In the year through November, the service spent more than Â£ 2.88million on private hire vehicles to bring people in need of special support to their medical appointments.
In Covid-hit 2020, the average monthly expenditure on taxis was over Â£ 135,000, which rose to an average of Â£ 288,000 per month for the 10 months available this year.
The Trust said taxis were needed to “support the rapid discharge of patients from hospitals,” and the pandemic has seen their use increase, due to social distancing issues in their own ambulances, and because others drivers supported 999 crews or armored vehicles.
The biggest expenditure on taxis in a month in 2021 was Â£ 392,973 in February – when the country was in its third lockdown and strict travel restrictions were in place.
In recent months, companies have been billing hundreds of thousands of pounds per month from the publicly funded NWAS.
The actual figure for these expenses is likely to be much higher, as additional millions have been spent to supplement the Trust’s patient transport service with private ambulances, and the published data does not include bills under $ 25. Â£ 000.
“Take our NHS for a walk”
In 2019, research by the PA News Agency showed that England’s ambulance trusts spent more than Â£ 92million in a year on private ambulances and taxis to transport patients.
At the time, Shadow Health Secretary Jonathan Ashworth said patients were “totally fed up” with companies profiting “from taking a ride with our NHS”.
In 2011, NWAS was criticized for spending Â£ 9.9million in the three years since April 2008. At that time, department heads said the patient transport service was under attack. a modernization program in conjunction with new eligibility criteria, to ensure that only those with a genuine need could access the service.
They also promised to provide taxis only for nephrology outpatients, as treatment takes place outside of core hours.
But today, NWAS bosses admitted there had been an increase in the use of taxis as the pandemic further strained service.
In 2020, NWAS made 376,763 taxi trips, and from 2021 to October, 384,243 additional trips.
A spokesperson for NWAS said: âTaxis and third-party providers within PTS are often required to provide a responsive and flexible service, especially during peak demand. They are also used regularly to facilitate the rapid discharge of patients from hospitals, which is vital to maintaining the flow of patients. However, we have seen an increase in their use due to the pandemic.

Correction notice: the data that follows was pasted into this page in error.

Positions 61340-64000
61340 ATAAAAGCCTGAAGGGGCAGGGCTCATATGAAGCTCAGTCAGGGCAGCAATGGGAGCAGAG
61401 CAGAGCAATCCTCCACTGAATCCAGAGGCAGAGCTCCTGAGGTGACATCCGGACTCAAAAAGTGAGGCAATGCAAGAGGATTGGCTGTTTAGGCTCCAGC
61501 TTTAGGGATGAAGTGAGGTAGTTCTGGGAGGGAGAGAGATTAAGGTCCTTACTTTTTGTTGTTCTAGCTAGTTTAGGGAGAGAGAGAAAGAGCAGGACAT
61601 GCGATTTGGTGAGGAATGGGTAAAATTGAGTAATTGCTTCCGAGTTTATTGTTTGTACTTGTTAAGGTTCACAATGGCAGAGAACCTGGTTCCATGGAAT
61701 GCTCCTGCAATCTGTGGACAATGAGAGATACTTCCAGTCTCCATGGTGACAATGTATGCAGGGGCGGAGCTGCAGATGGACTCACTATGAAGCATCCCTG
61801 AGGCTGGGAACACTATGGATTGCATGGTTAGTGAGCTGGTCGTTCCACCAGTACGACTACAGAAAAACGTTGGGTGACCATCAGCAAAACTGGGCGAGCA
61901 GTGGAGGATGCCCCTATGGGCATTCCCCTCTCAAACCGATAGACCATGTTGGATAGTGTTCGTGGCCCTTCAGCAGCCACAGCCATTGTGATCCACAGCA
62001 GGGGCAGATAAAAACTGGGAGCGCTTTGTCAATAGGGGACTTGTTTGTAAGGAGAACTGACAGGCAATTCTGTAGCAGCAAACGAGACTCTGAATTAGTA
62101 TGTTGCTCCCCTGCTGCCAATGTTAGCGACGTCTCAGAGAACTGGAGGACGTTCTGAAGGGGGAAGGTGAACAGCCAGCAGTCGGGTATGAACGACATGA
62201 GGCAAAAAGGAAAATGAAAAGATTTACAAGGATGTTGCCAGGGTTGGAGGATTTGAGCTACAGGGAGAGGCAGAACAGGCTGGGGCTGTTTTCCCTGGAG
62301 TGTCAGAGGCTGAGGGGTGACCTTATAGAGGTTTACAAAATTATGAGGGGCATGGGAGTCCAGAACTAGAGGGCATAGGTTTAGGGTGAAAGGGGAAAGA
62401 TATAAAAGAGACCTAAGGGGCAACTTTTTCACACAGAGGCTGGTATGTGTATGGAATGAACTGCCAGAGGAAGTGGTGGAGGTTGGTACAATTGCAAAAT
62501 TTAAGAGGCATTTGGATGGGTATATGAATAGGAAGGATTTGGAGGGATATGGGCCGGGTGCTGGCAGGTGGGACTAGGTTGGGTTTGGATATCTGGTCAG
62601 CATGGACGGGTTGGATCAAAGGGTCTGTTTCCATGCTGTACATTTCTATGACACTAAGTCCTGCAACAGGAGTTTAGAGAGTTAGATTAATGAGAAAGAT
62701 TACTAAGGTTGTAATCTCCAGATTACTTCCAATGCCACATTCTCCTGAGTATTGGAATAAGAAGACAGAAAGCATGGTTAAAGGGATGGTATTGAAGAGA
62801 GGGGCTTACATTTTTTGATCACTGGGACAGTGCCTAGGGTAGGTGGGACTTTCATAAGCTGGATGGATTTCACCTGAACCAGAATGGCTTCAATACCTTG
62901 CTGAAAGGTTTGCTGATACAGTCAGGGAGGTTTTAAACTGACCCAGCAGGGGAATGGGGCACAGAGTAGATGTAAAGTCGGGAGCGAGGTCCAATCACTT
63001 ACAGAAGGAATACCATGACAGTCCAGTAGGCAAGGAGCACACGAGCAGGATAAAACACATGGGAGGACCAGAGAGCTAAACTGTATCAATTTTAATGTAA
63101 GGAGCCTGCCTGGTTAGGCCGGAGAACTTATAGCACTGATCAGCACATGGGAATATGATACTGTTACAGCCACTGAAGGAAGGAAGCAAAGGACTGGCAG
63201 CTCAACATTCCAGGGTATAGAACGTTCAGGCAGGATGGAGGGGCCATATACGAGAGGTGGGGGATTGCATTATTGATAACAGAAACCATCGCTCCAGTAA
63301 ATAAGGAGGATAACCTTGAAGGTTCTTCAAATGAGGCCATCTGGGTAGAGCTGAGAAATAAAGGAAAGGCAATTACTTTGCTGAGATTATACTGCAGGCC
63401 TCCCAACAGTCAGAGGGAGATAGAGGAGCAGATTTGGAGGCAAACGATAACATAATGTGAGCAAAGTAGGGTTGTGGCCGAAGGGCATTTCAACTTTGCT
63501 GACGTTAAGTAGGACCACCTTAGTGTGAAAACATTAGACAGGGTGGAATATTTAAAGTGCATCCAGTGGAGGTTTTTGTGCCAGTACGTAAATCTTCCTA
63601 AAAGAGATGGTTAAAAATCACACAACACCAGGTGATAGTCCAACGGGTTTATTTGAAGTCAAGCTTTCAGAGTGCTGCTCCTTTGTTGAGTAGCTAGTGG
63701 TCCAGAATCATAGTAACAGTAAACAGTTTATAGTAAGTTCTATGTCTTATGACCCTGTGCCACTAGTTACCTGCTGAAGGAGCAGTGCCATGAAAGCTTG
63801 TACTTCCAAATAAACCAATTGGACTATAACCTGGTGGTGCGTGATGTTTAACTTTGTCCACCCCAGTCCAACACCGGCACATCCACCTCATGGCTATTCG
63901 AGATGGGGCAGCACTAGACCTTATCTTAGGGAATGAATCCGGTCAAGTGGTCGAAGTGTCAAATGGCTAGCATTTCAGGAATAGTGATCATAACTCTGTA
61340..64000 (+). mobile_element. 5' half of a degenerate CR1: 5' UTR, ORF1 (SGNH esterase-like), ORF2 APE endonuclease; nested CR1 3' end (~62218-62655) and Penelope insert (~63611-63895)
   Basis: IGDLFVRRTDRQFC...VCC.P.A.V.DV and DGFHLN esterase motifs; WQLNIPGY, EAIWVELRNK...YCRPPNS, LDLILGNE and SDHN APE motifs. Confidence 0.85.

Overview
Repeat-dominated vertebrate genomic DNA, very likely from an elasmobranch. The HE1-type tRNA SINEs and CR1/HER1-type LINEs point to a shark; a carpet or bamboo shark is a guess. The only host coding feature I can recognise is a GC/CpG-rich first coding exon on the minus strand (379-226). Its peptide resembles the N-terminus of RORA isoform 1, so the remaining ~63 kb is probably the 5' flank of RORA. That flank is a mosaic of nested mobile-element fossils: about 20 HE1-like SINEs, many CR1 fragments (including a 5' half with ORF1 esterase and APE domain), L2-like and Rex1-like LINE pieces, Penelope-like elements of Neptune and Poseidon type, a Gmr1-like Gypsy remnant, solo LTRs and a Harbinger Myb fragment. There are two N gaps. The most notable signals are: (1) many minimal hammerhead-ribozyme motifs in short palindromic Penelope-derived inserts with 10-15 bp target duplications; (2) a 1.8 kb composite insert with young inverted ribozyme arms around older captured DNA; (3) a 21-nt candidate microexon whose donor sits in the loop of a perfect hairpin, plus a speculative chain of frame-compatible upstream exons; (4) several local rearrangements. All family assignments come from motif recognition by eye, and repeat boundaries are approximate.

âTo maintain social distancing in our ambulances and third-party vehicles, we operated with reduced capacity.
âWe need to make more individual trips because several patients could previously have been transported in the same vehicle. Additionally, we saw some of our staff supporting the 999 emergency service while many of our volunteer car drivers protected themselves. “
The Trust operated patient transport service and private ambulances are staffed with care assistants, not paramedics, and the drivers have basic rescue training and manual handling training.
Private hire taxi drivers are not required to have such training or specialized equipment.
The NWAS spokesperson added: âWe need to be clear that using taxis does not put our patients at risk. Eligible users must walk unaided and have no special medical requirements, while patients with more complex needs are always transported in specialized ambulances fitted with appropriate fittings.
âAs we constantly review the level of use of third-party vehicles, this aligns with meeting the requirements and performance targets of our PTS contract. “
The Trust says that while they constantly review the level of use of third-party vehicles, this is balanced against the performance requirements and targets of their PTS contract.
What is the Patient Transport Service (STP)?
– The Patient Transportation Service (PTS) is a non-urgent service for people who may need special support to get to and from their medical appointments. We provide service to patients in Cumbria, Lancashire, Greater Manchester and Merseyside.
– The PTS is made up of care assistants, not emergency paramedics / medical technicians. Operators have basic rescue training and manual handling training.
– NWAS volunteer motorists have the same training and use their own private vehicles to transport patients.
– Customers’ eligibility for taxis is assessed by a mobility assessment commissioned by the Ministry of Health which tests their ability to walk without assistance or any other medical need.